The news seems to be filled with stories involving traffic stops gone awry. From Samuel Dubose in Ohio to Sandra Bland in Texas, the stories provoke many emotions. The stories, especially that of Ms. Bland, have left many people wondering what their rights are during traffic stops and when you can refuse an officer’s request. Laws from state to state may vary slightly, but the laws surrounding traffic stops are largely the same nationwide. So what are your rights at a traffic stop?
An officer may pull you over any time he has probable cause to believe you have committed a traffic violation. For example, an officer may pull you over for failing to signal before changing lanes or not stopping at a stop sign. After pulling you over, an officer will ask for license and registration. You must comply with this demand and provide the officer with your license and registration. Police recommend that for the safety of everyone involved you keep your hands on the steering wheel and refrain from making any sudden movements. When retrieving your license and registration, let the officer know you keep it in your glove box or may need to retrieve your wallet from your purse.
You have the right to remain silent even during a traffic stop. If the officer asks you questions like “do you know why I pulled you over” or “where are you heading,” you do not have to respond or assert your right to remain silent. This right extends to passengers in your car as well. If a police officer feels unsafe at any time during the traffic stop, he may ask you to step out of your vehicle. You DO have to exit the vehicle if a police officer asks you step out, but you do not have to consent to any search of your vehicle or person at that point. The Constitution requires a traffic stop to last only as long as it takes to investigate the violation for which the officer pulled you over. If you were pulled over for failing to signal before changing lanes, the traffic stop should only entail running your license and registration and issuing a ticket. The length of your traffic stop will be shorter if you are courteous and comply, but it will also be shorter if you know and assert your rights!
The advent of smart phones have proliferated almost every aspect of our lives and police interactions are no exception. During a traffic stop, you or a passenger are allowed to record the entire interaction. You do not need to comply with any request to turn over your phone or to stop filming. However, there is an exception to the general rule. If your recording impedes the officers ability to perform the task at hand, you must stop filming when asked to do so. Again, it is always a good idea to be courteous but forceful when declining an officer’s request to stop filming or handing over your phone. Should an officer request you stop filming you might try saying, “I have a right to film a police interaction as long as I am not legitimately interfering with a police investigation.” It shows you know your rights and will assert them in a respectful manner that does not endanger the officer or your safety.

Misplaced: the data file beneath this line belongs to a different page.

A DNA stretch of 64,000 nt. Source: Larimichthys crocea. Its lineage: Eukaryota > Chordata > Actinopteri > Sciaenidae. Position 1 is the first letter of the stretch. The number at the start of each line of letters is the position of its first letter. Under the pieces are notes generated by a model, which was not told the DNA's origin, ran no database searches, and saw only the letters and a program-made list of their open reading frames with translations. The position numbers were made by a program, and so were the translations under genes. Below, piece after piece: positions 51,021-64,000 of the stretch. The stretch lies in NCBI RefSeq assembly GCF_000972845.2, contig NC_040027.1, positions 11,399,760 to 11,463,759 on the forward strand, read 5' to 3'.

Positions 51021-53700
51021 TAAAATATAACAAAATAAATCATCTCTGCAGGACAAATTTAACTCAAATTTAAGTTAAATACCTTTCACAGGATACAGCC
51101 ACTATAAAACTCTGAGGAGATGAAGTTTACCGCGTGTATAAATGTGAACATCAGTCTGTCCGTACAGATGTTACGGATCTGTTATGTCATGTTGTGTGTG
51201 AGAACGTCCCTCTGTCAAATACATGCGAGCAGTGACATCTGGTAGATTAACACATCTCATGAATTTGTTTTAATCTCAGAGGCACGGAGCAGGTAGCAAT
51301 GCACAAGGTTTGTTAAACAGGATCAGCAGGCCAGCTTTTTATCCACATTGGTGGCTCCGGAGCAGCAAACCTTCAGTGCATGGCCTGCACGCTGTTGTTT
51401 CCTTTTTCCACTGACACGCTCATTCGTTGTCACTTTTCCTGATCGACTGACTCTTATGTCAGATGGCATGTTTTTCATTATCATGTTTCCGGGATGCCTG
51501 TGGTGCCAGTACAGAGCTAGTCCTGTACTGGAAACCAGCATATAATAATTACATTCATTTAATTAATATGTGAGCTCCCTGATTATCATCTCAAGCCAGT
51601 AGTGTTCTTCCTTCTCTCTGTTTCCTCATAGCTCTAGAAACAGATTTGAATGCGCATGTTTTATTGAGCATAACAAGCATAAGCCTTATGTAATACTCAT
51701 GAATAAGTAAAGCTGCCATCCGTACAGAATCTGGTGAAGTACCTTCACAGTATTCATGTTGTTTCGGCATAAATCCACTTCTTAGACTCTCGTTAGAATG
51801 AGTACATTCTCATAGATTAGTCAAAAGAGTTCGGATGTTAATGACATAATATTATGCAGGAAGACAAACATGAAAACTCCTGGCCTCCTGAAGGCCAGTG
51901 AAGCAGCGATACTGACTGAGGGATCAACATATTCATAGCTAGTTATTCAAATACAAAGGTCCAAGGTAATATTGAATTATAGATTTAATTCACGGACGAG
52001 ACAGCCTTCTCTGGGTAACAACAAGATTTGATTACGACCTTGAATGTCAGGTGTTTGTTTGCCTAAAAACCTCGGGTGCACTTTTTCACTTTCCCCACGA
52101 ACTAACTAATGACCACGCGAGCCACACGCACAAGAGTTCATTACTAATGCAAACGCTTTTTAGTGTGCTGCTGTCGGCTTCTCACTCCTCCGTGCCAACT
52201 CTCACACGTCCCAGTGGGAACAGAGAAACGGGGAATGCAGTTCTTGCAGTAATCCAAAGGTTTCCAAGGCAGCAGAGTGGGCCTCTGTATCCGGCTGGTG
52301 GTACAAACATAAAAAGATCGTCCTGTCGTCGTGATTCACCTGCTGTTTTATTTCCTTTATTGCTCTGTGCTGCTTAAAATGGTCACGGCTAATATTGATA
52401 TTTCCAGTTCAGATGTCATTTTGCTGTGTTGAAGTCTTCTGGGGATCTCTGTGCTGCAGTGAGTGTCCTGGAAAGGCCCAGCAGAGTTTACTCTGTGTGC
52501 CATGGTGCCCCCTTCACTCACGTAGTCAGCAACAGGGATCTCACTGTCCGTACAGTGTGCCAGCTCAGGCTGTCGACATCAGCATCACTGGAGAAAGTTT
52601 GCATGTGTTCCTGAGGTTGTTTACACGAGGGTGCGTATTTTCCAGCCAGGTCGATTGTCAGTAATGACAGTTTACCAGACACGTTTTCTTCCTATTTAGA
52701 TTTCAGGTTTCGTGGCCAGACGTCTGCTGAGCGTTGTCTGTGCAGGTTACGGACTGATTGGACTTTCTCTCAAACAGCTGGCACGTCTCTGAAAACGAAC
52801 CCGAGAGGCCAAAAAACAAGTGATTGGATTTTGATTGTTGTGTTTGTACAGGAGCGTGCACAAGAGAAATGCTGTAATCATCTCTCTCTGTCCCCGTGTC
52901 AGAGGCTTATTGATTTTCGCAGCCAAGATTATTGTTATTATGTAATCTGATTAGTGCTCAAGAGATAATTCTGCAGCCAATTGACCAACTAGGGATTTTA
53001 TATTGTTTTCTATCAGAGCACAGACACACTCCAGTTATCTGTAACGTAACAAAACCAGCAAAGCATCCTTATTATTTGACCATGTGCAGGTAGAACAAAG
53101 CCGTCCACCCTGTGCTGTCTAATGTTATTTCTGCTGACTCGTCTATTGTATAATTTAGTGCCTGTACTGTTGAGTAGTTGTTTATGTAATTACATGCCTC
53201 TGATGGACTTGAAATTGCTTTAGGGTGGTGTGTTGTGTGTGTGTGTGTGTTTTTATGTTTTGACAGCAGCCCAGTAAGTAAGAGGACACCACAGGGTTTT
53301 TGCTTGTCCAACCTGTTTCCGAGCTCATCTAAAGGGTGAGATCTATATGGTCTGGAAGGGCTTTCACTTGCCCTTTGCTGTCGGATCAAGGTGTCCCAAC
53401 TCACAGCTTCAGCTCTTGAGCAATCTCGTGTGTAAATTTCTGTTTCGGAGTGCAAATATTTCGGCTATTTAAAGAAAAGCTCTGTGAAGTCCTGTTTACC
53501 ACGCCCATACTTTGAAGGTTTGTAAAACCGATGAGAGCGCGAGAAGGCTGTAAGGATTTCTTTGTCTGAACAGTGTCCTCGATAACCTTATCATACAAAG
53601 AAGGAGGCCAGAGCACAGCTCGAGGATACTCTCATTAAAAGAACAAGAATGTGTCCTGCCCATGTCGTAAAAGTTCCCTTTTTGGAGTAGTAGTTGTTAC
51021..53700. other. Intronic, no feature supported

A photojournalist who has been arrested numerous times for recording police investigations and an attorney both gave the same advice to those who find themselves frustrated at a traffic stop, comply now and contest later. Refusing to comply with an officer’s request, even when it is entirely within your rights, can escalate an already tense situation. What started out as a routine traffic stop can lead to an arrest and additional charges. You may want to ask yourself “is this worth being arrested over?” Keep in mind, after any police encounter a person is free to go to the police station and file a complaint alleging a wide range of perceived police misconduct. These complaints are investigated! After filing a complaint, you may call to inquire about the status of the investigation and whether a decision has been reached.
If you need a lawyer for a State or Federal criminal case, call Attorney W. Joseph Edwards (614-309-0243) who has over 25 years experience representing clients in these legal matters.